Customer satisfaction is just that, a customer’s sense of satisfaction. Speaking simply, customer satisfaction is a measure of expectations being exceeded, met, or not met. That’s it. When thinking of customer satisfaction measurement, we want to know that we are meeting or exceeding customer expectations. We want to believe that we have satisfied customers and that this will lead to their loyalty and improve revenues. Unfortunately, customer satisfaction has little to do with customer loyalty.
I spent time recently with several organizations who had invested considerable time and resources to survey the satisfaction levels of their customers. The results were in and overall they were very positive aggregate scores.
But while everyone that was a part of the process was pleased with the ratings indicating high levels of customer satisfaction, they were disappointed that customer turnover rates continued to be very high despite these recent findings. “How could that be?” I was asked. “Is it possible that satisfied customers would leave with such high satisfaction scores?”
The answer to this question is a resounding YES!
Why? Satisfied customers will stay until there is a better alternative offered to them – even if there expectations are exceeded! This is true for both external and internal customer groups. When ex-customers are surveyed in exit interviews, they typically reveal that they left because they received a better deal or offer. They did not feel committed to the prior company. No emotional investment or connection.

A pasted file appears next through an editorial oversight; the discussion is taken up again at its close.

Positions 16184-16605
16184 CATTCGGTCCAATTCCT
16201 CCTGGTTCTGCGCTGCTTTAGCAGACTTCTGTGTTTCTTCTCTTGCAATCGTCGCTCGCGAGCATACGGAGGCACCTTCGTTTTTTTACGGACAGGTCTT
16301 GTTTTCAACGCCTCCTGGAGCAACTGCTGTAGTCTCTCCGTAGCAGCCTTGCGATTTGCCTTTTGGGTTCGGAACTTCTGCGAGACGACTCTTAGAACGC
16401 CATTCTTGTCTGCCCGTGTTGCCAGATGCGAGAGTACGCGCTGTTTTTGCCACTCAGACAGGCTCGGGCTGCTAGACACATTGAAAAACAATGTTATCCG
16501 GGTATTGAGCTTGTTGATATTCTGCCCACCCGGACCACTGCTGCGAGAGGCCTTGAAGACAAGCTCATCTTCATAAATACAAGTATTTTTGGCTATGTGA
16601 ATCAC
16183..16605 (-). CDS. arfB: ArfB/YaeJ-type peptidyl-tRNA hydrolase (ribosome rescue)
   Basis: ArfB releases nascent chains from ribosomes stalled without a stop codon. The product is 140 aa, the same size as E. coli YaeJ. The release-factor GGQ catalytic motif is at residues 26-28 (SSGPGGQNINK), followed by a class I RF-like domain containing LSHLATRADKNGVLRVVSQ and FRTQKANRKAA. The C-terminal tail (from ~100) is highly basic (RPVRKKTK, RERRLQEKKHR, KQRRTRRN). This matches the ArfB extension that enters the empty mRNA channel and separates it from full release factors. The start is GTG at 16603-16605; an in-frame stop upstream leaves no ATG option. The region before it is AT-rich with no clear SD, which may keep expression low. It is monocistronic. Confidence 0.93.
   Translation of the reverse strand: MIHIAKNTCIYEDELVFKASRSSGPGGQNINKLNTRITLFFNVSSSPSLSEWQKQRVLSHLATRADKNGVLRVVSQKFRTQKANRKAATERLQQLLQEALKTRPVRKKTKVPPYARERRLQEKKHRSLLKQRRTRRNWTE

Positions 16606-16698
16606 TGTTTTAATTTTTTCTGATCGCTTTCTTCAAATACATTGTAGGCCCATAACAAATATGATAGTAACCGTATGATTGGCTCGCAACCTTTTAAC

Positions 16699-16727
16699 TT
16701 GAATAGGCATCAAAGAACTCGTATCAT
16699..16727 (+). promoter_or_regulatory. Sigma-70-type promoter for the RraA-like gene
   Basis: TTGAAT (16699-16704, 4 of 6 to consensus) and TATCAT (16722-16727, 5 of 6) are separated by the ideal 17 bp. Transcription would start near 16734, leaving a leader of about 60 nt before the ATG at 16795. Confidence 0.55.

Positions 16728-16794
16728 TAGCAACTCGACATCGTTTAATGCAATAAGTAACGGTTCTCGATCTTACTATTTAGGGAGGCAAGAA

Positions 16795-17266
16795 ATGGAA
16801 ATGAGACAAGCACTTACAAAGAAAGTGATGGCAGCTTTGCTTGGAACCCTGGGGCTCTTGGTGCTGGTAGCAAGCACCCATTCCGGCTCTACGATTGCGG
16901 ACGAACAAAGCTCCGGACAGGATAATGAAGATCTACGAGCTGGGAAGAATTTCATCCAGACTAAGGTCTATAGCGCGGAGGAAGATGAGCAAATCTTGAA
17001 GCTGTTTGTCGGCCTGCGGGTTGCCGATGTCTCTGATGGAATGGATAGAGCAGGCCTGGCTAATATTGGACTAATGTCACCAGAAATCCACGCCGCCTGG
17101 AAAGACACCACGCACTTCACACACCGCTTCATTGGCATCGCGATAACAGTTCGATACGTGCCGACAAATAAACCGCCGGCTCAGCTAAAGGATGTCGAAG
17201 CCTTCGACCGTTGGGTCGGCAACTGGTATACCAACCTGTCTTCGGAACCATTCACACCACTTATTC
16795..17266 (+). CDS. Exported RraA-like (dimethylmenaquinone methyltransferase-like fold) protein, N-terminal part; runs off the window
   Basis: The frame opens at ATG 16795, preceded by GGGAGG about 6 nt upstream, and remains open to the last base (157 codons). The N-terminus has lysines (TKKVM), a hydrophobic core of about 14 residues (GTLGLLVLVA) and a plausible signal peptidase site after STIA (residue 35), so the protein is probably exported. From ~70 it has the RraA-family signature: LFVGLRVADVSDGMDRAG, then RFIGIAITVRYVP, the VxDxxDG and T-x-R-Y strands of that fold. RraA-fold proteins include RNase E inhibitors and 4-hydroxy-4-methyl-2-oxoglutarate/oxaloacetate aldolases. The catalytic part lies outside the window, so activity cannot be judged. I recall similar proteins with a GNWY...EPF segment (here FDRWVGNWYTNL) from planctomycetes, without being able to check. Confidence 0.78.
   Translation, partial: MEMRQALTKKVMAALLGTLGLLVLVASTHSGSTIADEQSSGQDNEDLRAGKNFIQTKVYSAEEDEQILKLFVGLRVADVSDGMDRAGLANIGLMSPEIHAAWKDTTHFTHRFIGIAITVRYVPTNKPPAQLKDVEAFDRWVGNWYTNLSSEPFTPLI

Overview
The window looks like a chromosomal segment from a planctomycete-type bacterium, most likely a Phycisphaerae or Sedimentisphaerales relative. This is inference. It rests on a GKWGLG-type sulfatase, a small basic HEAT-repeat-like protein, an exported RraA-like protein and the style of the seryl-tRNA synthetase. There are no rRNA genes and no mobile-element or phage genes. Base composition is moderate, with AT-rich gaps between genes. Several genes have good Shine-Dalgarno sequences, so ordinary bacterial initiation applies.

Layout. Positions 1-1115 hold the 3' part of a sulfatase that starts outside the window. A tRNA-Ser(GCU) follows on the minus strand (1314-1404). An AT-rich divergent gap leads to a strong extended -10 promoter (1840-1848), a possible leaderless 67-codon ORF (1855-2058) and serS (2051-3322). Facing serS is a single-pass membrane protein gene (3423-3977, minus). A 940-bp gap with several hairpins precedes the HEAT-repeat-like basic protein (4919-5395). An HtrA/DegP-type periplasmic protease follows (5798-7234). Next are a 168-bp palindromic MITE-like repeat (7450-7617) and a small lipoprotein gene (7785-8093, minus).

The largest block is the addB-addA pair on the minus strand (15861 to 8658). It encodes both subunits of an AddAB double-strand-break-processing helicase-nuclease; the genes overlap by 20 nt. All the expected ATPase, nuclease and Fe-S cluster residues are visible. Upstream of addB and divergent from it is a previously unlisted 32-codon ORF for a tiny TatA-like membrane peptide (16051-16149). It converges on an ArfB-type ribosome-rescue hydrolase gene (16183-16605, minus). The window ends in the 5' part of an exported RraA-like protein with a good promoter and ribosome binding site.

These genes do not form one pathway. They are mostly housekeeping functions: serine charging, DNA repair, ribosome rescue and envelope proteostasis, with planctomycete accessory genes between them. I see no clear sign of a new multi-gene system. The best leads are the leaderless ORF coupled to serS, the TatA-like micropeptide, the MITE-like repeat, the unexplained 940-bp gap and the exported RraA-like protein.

On the other hand, loyal customers are a different breed. Loyal customers will stay with a product or service provider through thick and thin. The mistake we make is confusing loyal customers with satisfied customers. Much research over the years has indicated that there is no connection between customer loyalty and customer satisfaction. None. Just because a customer indicates a high level of satisfaction does not mean that they are or will be loyal to you. Customer loyalty entails an emotional connection. You have embedded yourself in the heart and mind of that customer.
Customer Loyalty